New York in the Decades after World War II

New York City, 1967 John Atherton

When Andy Warhol moved to New York City in 1949, the city felt like the capital of the world. New York had taken London’s place as the world’s economic capital and from Paris it took the mantle of cultural capital. The French poet Claude Roy said of those years that the city had “in the air an electricity of victory and the winds of the future.”

We can chart the social and political history of New York City in the decades from 1949 through the 1980s through the economic booms and busts, political upheavals, and social and cultural ferment that shaped the fate of America’s greatest city. The 1950s and early 1960s bathed the city in extraordinary prosperity. New glass and steel skyscrapers shot to the skies, and new highways and high-rise apartment buildings proliferated. Immigrants poured into the city: African-Americans from the southern United States, but also Puerto Ricans, Asians, and Latin Americans.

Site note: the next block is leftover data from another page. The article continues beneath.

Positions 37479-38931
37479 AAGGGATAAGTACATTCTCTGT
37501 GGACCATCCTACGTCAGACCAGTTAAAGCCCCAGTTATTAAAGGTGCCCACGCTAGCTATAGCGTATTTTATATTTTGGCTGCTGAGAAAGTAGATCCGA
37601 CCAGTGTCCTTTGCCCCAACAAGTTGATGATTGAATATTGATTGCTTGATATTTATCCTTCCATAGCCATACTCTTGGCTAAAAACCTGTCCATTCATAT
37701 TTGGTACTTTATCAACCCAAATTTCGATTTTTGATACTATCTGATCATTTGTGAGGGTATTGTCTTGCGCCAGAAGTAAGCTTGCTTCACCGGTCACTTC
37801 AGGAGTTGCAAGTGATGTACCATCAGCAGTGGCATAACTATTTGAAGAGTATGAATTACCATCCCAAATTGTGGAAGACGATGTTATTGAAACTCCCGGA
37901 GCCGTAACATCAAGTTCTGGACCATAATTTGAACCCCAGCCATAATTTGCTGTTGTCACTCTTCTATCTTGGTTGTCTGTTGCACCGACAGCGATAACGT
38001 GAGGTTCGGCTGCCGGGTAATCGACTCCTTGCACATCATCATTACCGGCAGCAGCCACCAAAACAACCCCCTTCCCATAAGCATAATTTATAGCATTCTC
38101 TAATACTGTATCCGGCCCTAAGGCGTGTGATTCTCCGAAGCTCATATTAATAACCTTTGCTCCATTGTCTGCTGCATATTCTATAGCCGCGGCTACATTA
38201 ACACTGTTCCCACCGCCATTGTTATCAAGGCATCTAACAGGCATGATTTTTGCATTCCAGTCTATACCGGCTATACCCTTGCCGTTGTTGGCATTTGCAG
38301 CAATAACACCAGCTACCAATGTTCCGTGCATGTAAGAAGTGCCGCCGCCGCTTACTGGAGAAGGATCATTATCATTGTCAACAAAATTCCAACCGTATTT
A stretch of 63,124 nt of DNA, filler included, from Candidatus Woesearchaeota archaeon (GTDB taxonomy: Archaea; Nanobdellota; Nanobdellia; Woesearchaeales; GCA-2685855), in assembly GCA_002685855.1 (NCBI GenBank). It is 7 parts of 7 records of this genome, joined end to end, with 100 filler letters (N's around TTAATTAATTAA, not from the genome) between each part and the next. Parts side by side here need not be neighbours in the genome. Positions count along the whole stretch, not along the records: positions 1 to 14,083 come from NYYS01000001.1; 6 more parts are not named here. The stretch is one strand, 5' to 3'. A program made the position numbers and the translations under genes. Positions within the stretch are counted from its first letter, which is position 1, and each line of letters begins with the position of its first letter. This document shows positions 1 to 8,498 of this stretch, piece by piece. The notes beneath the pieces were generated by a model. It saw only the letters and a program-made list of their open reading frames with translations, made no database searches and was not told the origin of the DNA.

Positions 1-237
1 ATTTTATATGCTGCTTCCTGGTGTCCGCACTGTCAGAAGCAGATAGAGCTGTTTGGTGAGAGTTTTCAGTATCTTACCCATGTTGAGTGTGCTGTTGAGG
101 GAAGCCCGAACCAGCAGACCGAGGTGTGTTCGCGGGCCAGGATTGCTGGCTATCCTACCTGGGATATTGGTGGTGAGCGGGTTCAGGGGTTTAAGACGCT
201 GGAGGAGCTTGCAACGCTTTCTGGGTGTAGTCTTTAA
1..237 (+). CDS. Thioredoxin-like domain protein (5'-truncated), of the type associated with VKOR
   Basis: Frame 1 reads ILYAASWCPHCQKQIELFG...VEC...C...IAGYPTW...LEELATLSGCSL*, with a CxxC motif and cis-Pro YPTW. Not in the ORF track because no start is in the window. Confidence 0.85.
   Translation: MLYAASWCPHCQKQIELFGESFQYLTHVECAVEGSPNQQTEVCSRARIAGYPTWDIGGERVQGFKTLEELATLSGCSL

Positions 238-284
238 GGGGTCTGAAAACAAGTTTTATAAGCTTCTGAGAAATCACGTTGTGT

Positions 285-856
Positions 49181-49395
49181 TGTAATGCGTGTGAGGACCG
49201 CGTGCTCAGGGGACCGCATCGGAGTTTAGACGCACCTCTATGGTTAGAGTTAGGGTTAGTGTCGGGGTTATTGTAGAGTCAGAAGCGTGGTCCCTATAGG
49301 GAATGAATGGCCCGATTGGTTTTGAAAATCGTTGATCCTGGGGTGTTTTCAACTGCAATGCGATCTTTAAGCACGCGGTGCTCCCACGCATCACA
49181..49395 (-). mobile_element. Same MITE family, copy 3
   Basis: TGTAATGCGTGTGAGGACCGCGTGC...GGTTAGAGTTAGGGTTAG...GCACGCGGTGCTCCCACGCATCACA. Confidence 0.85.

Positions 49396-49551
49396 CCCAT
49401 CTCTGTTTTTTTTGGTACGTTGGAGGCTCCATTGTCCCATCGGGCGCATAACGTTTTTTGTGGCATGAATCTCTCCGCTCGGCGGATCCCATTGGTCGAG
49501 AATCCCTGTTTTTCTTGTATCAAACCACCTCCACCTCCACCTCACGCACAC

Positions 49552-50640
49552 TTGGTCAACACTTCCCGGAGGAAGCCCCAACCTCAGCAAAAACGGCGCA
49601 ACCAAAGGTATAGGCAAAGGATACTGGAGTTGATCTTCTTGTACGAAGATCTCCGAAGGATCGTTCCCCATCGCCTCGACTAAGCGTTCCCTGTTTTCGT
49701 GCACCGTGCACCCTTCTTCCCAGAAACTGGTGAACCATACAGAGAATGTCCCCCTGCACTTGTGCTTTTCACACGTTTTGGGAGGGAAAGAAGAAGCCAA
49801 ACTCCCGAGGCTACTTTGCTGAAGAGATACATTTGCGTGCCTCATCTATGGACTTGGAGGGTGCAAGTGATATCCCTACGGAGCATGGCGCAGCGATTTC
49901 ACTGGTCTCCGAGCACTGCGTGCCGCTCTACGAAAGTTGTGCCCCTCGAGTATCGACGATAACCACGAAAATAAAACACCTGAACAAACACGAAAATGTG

The ferment of the Sixties roiled the city, which saw major antiwar and then anti-antiwar demonstrations, devastating strikes, and rising crime rates. Soon economic crisis hit, as the scissors effect of declining industry and rising city expenditures pushed the city to the brink of bankruptcy by the mid-1970s.

By the 1980s, however, the city sprang back, just in time for the ‘decade of greed’.

No other city in the world has been so closely identified with personal freedom and economic opportunity. New York is a city of paradoxes: of extraordinary financial, intellectual, and human resources alongside social inequalities, racial and ethnic conflict, and economic instability. It is a place where millions have struggled, but it has also offered one of the greatest stages for the talented.

Dr Barbara Keys spoke at the NGV about the city of New York alongside Dr Tara McDowell on Saturday 27 February as part of A Tale of Three Cities, a three part lecture series inspired by the exhibition Andy Warhol | Ai Weiwei.

New York City, 1967. Photo courtesy of John Atherton.